Please use this identifier to cite or link to this item: http://cmuir.cmu.ac.th/jspui/handle/6653943832/58875
Title: The factors associated with successful early enteral feeding in gastroschisis
Authors: Theerayuth Pratheeppanyapat
Kanokkan Tepmalai
Jesda Singhavejsakul
Jiraporn Khorana
Keywords: Medicine
Issue Date: 1-Jul-2018
Abstract: © 2018, Springer-Verlag GmbH Germany, part of Springer Nature. Background: Gastroschisis is the most common congenital abdominal wall defect. Due to the exposure of midgut to amniotic fluid, the recovery of bowel function is often delayed. This study aimed to identify the factors associated with the successful early enteral feeding in gastroschisis and to develop further guidelines of treatment. Methods: A retrospective cohort study of gastroschisis babies from January 2006 to December 2015 was done. Exclusion criteria were incomplete data and death. Successful early enteral feeding was defined when full feeding was achieved within 21 days of life. Results: One hundred and five gastroschisis patients were divided into a successful early-feeding group (n = 56, 53%) and a non-successful early-feeding group (n = 49, 46%). In multivariable analysis, significant factors for successful feeding clustered by primary treatment were female (RR = 1.38, P value < 0.001), gestational age > 36 weeks (RR = 1.23, P value < 0.001), age at surgery less than 10 h (RR = 1.15, P value < 0.001), postoperative extubation time < 4 days (RR = 1.39, P value < 0.001), and age when feeding started less than 10 days (RR = 35.69, P value < 0.001). Conclusion: Several factors were found to be associated with successful early enteral feeding. The modifiable factors found in this study were surgery within 10 h, early postoperative extubation within 4 days, and feeding started before 10 days of life. These will guide the management of gastroschisis to achieve successful early enteral feeding.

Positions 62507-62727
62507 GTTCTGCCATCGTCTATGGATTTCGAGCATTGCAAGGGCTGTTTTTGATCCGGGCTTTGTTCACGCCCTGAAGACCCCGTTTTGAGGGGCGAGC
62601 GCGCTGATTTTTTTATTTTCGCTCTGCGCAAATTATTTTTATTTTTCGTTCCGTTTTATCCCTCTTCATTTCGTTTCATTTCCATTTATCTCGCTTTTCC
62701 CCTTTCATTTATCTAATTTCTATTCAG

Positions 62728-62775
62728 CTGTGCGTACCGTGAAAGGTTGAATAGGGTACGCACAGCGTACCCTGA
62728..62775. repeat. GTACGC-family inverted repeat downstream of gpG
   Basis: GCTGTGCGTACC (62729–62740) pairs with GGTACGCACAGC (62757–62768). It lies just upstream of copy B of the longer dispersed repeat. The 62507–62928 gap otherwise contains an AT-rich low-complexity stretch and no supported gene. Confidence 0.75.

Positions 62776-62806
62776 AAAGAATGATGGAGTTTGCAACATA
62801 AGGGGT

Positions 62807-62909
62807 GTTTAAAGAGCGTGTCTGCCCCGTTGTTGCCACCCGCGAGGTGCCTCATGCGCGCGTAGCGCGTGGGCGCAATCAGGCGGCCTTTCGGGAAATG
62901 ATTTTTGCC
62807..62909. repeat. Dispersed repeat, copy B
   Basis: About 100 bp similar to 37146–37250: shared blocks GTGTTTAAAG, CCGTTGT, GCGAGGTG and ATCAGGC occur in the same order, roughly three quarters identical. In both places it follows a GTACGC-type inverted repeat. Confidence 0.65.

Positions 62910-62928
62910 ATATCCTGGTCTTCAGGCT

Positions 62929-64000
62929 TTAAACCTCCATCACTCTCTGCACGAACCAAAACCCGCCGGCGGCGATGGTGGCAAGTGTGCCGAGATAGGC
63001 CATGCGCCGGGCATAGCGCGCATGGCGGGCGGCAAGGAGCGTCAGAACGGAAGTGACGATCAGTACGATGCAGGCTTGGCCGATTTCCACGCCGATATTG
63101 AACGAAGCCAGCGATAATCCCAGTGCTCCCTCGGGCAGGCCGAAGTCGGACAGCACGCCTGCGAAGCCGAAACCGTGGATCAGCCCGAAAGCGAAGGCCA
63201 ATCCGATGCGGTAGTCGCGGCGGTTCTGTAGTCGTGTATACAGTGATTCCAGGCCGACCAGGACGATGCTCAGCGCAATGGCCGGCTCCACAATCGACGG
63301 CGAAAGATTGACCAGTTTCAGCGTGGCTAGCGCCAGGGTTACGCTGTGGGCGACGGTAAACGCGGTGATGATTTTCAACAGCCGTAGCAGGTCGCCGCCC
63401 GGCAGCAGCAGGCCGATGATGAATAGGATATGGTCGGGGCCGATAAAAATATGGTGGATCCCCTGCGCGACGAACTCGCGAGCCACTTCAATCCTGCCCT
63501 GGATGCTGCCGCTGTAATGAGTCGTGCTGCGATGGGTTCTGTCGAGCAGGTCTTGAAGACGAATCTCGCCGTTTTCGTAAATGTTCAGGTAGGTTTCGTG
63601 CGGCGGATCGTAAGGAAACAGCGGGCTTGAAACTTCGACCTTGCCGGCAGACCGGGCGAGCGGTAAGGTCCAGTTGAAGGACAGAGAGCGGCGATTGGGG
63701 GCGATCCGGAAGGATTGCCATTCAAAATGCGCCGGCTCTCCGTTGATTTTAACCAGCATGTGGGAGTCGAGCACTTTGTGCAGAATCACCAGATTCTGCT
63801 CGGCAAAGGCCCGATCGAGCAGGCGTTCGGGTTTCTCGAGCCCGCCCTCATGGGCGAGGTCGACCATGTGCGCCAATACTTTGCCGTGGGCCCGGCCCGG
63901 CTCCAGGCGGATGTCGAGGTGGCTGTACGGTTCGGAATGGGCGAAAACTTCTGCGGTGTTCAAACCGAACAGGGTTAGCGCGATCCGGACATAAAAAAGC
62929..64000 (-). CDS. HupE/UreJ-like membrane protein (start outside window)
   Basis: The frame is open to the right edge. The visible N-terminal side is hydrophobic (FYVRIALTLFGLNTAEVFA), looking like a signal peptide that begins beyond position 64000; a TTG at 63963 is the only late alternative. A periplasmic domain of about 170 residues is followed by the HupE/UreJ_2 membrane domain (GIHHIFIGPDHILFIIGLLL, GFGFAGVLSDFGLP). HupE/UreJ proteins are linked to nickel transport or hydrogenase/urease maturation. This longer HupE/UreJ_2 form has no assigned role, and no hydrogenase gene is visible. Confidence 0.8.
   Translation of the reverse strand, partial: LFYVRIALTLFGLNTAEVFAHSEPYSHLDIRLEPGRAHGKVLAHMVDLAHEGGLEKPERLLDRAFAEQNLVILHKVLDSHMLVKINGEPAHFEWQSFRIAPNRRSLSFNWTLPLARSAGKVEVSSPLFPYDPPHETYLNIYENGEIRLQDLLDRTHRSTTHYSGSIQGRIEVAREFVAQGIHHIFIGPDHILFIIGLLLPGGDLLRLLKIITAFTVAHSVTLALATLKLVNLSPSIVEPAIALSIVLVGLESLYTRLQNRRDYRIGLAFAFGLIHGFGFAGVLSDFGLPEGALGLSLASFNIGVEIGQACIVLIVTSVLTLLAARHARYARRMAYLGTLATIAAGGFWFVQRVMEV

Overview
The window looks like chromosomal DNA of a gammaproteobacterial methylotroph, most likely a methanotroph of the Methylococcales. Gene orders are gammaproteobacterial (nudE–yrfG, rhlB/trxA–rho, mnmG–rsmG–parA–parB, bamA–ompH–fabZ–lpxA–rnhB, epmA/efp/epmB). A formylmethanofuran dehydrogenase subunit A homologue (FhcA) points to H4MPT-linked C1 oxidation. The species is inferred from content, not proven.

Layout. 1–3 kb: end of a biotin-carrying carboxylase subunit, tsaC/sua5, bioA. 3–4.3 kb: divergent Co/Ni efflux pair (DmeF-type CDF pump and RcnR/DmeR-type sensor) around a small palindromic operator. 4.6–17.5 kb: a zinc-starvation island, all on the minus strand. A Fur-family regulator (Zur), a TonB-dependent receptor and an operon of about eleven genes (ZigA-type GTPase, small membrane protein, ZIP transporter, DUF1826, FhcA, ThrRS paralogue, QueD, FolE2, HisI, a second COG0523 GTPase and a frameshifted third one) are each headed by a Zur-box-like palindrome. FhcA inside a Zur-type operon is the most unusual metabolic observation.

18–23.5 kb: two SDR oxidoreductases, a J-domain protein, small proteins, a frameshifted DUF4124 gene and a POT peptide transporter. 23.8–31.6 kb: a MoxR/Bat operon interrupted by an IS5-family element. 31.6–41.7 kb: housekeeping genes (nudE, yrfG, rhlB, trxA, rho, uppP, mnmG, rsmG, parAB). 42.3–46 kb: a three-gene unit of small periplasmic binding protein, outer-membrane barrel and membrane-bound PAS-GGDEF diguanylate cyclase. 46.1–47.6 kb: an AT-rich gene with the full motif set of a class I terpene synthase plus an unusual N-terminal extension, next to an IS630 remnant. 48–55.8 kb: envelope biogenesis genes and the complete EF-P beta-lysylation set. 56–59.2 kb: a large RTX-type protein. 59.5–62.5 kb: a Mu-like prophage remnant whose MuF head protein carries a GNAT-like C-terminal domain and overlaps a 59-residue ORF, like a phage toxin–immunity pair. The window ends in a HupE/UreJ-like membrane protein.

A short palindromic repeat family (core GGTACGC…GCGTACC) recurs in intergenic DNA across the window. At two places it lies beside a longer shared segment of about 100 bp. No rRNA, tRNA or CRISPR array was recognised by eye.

URI: https://www.scopus.com/inward/record.uri?partnerID=HzOxMe3b&scp=85047409596&origin=inward
http://cmuir.cmu.ac.th/jspui/handle/6653943832/58875
ISSN: 14379813
01790358
Appears in Collections:CMUL: Journal Articles

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